After her breakthrough performances in Bridesmaids and Pitch Perfect, no one would question why Rebel Wilson has become a sought-after star, or why ABC would want to build a show around her ample and fearlessly outrageous talents. But Super Fun Night hasn't been much of a joyride so far.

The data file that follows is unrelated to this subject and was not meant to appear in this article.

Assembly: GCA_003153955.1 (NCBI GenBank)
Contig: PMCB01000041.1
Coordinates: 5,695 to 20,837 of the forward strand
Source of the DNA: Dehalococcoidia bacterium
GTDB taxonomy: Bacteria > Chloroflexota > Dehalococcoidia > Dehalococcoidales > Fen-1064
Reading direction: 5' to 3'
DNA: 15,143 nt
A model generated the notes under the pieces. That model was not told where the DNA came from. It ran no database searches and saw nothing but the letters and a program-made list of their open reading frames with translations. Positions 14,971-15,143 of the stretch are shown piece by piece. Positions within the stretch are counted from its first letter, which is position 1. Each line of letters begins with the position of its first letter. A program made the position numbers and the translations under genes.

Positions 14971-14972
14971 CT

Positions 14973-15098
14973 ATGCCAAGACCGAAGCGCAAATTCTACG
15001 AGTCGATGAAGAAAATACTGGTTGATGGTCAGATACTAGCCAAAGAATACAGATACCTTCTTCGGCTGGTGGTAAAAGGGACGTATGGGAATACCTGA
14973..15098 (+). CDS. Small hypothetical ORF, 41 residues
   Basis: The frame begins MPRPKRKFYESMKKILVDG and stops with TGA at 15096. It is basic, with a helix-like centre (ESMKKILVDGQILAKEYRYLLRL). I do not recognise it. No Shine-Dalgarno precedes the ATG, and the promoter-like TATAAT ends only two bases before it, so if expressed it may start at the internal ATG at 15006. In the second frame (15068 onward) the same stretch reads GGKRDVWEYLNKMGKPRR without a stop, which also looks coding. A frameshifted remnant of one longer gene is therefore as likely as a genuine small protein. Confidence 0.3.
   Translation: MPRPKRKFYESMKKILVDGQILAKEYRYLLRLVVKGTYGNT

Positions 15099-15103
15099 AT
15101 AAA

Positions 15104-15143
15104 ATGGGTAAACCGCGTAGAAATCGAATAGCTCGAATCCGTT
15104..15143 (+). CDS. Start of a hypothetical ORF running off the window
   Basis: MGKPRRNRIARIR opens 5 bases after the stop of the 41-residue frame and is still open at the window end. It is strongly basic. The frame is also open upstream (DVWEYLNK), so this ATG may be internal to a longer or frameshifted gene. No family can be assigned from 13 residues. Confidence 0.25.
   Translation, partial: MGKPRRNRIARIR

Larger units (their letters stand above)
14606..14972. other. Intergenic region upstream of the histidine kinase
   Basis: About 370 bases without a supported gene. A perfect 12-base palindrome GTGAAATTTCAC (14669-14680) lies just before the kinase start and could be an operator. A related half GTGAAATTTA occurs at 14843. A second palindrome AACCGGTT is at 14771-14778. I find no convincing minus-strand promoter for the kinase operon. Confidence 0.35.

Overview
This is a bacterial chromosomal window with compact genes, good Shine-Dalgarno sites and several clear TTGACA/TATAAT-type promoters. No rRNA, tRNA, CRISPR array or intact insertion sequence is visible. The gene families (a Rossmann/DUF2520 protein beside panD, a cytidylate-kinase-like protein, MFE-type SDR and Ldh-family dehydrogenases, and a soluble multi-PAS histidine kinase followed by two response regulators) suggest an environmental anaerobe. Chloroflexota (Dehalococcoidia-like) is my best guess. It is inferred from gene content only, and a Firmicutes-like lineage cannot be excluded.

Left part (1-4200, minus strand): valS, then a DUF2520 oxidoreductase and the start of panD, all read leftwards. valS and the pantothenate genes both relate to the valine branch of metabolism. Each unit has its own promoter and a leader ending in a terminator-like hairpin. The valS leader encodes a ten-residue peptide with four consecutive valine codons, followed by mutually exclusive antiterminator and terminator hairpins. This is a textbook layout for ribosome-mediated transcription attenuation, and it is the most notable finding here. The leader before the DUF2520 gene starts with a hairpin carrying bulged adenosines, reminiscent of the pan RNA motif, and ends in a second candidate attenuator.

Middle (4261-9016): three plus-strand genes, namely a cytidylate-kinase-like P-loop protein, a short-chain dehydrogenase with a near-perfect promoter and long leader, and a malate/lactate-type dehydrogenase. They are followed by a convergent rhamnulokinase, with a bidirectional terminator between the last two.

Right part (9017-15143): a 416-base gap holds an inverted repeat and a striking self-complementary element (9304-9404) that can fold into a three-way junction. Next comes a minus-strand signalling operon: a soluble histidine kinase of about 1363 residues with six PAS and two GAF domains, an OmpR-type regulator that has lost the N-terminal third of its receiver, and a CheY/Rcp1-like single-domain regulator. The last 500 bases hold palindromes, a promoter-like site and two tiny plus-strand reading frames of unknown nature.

The original pilot, which has been replaced by another episode for its official premiere (9:31/8:31c), elicited this reaction from me in the Fall Preview issue: "The grotesque extremes to which Wilson stoops to get laughs in this frenetic vehicle have a whiff of desperation. It might also be more fun if she used her authentic Aussie accent." The objection stands about her Americanized speech (her choice), and while the new opener is a little less degrading — instead of exposing her body on a city street with flashing lights on her underwear, a new gag involves an office elevator door shredding her dress, revealing her Spanx at work — it's not much funnier.